By Andrea K. Hammer
If you want to experience the city from a new vantage point, try navigating the streets with an elderly person. When you accompany someone with mobility issues, be prepared for an eye opener every step of the way.
To help your loved one maintain balance, you need to watch for minefields ahead. Each broken paver in uneven sidewalks on every street presents a potential hazard, so you need to remain vigilant.
Steep curbs, with jagged edges, create equally dangerous pitfalls for perilous missteps.
High-Wire Act and Precarious Dismounts
If your loved one has low vision, the challenge of stepping off a curb literally becomes a high-wire act. As cars pull in and out of parking spots abruptly, attempting a safe dismount is increasingly precarious.
During a guarded effort to cross the street, you feel despair when lunch-hour hustlers bump obliviously into your mother. With determination, she focuses intently on taking careful steps, so she can remain upright. While trying to beat the light, it inevitably turns rapidly from green to red. When we’re in the middle of the road, she waves her cane to halt drivers, who nonetheless start to move their cars impatiently.
Wall Hugs and Dangerous Entryway Bumps
We finally land on the other side of the street and hug the wall to avoid whizzing passersby. A few actually do our spirits good when they pause to open a door. One kindly encourages my mom to take her time.
With a big smile, she half jokes: “I don’t have a choice!”
As we continue our excursion to her physical therapy session, we find an angled ramp with a dangerous bump before the entryway. Like many offices, this one has another surprising bonus challenge to negotiate.
Cab Drivers Leave Us in the Dust
After the appointment, we’re back out on the street, trying to hail a cab. Many empty ones simply pass by, supporting the rumor that some taxi drivers don’t like to stop for the elderly. These cabbies assume that they’ll get short-changed on a tip.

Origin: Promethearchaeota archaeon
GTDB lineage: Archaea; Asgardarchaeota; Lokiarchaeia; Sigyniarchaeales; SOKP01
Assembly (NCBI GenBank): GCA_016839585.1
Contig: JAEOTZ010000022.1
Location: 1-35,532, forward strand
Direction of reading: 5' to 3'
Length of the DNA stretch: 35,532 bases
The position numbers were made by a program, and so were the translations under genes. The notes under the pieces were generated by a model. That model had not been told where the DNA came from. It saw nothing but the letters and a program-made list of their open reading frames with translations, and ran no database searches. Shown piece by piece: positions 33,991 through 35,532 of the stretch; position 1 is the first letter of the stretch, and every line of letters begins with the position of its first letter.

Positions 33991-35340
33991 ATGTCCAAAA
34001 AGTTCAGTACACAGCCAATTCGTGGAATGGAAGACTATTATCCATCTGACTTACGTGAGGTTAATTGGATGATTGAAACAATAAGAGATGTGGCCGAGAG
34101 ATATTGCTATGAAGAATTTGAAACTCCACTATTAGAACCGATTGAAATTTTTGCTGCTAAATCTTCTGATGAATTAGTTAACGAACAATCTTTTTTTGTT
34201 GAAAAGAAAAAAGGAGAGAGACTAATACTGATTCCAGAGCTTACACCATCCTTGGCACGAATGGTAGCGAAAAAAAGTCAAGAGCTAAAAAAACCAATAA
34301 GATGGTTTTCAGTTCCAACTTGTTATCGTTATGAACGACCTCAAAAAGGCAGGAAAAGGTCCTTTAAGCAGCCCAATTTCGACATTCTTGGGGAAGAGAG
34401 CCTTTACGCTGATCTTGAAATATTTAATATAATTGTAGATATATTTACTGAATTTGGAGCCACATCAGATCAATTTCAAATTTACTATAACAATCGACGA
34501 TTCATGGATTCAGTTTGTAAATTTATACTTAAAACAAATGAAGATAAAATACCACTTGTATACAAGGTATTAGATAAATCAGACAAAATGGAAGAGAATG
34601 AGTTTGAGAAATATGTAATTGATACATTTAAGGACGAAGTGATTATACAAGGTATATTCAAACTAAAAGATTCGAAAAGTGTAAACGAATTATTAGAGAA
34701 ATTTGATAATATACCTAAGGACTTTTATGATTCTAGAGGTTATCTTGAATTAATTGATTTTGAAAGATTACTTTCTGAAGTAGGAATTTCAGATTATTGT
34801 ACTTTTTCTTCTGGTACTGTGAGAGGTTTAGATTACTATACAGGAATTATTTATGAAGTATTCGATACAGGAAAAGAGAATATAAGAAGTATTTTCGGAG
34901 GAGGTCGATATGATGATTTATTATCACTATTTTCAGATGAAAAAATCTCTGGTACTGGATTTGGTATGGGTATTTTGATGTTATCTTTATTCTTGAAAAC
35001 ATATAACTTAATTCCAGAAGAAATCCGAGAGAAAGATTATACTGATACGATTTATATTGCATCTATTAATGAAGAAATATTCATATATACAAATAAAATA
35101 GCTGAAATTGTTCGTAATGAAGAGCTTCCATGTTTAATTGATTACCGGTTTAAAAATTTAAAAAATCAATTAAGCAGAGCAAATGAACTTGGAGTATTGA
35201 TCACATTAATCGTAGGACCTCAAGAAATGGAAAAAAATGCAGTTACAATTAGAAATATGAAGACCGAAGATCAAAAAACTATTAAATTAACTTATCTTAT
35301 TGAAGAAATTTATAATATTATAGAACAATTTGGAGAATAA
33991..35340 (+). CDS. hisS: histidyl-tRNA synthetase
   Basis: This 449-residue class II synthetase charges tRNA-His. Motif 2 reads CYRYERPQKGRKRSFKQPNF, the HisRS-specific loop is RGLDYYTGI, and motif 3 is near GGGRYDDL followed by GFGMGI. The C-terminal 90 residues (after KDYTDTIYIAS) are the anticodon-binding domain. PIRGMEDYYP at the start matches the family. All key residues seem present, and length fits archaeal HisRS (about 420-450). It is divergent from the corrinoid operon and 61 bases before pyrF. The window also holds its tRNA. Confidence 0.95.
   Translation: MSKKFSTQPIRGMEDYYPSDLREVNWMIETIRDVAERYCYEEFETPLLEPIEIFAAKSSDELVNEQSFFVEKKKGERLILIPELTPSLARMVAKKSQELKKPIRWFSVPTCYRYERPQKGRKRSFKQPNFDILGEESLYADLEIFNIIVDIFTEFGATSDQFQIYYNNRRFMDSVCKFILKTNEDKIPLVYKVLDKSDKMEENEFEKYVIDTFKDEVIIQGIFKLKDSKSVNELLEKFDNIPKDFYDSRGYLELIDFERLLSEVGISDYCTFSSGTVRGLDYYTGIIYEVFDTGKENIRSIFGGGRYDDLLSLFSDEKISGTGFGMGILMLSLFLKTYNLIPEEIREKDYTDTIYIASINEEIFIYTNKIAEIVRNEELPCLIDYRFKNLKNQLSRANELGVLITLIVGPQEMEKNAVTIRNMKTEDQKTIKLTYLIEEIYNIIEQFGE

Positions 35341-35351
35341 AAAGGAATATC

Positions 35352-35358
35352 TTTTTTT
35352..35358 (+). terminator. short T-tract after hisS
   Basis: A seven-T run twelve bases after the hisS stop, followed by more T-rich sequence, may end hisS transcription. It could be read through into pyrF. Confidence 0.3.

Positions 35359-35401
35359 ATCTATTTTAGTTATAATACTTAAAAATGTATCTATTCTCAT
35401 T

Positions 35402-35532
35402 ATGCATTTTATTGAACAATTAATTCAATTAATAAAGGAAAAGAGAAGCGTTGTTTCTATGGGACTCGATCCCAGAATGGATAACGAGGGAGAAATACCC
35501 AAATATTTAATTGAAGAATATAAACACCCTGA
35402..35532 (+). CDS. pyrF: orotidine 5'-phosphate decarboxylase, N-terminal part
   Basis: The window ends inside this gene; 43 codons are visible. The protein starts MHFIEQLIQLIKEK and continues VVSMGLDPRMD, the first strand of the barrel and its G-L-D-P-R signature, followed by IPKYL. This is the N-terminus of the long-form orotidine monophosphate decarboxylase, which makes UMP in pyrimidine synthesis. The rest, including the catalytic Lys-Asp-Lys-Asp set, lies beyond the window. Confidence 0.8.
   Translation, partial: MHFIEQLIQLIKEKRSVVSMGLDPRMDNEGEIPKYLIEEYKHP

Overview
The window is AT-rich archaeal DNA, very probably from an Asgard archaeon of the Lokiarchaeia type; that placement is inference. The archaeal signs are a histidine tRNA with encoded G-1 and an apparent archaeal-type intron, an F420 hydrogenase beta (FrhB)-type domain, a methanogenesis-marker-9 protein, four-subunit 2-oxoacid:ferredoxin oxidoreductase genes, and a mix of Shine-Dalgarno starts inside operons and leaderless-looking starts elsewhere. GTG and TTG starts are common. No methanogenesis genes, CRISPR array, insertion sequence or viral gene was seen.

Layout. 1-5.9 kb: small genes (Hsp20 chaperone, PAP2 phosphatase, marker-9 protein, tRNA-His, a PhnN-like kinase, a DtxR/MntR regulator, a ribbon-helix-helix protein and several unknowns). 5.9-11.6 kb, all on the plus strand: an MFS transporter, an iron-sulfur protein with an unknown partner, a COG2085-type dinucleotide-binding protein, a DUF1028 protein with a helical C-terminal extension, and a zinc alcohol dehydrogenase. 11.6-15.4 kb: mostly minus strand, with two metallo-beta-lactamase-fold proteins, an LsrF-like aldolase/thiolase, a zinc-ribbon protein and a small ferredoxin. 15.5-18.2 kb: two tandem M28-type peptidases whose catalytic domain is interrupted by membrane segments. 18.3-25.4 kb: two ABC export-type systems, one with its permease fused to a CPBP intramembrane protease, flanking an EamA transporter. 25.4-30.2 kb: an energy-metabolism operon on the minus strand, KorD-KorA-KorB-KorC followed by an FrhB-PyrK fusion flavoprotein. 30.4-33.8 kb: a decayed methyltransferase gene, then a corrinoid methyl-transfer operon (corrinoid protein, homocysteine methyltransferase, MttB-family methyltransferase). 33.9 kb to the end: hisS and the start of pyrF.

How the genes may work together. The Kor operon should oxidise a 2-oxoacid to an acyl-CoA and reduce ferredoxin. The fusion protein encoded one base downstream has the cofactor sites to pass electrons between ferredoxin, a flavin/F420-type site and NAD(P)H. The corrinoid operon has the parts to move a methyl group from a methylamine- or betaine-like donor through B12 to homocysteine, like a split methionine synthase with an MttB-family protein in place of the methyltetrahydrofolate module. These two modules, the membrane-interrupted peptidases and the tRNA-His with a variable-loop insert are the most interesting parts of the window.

When one reluctantly pauses in an awkward position that doesn’t allow entry, we ask the driver to reposition the taxi. Instead of pulling back to the flat area at the corner, he takes off and leaves us in the dust.
In shock, we watch several other people jump into cabs in front of us. After 15 minutes, my mom is leaning on me because she’s losing the strength in her legs. A bench is nowhere in sight.
Guardian Angels Save the Day
An extraordinarily kind woman asks if we need help. Like a native New Yorker, she steps into the street boldly and finally gets the next cab to stop.
The driver pulls up to the next corner, which seems like a mile away. Another man, with a broad smile, guards the open door for us until we cross the street.
Thanking both of our guardian angels profusely, we collapse inside the taxi. Although the interior wasn’t decorated with art, a fabulous idea that we read about recently and would like to see in Philly, we heave a sigh of relief.
When we arrive safely back at my mom’s apartment, we celebrate surviving another adventure in the city. A few good souls have saved the day–and restored our faith despite the bumps along the way.
*This essay was written several years ago, when my mom used a walker during outings. We recently discovered Freedom Taxi, a perfectly named company, which offers wheelchair-accessible vans.
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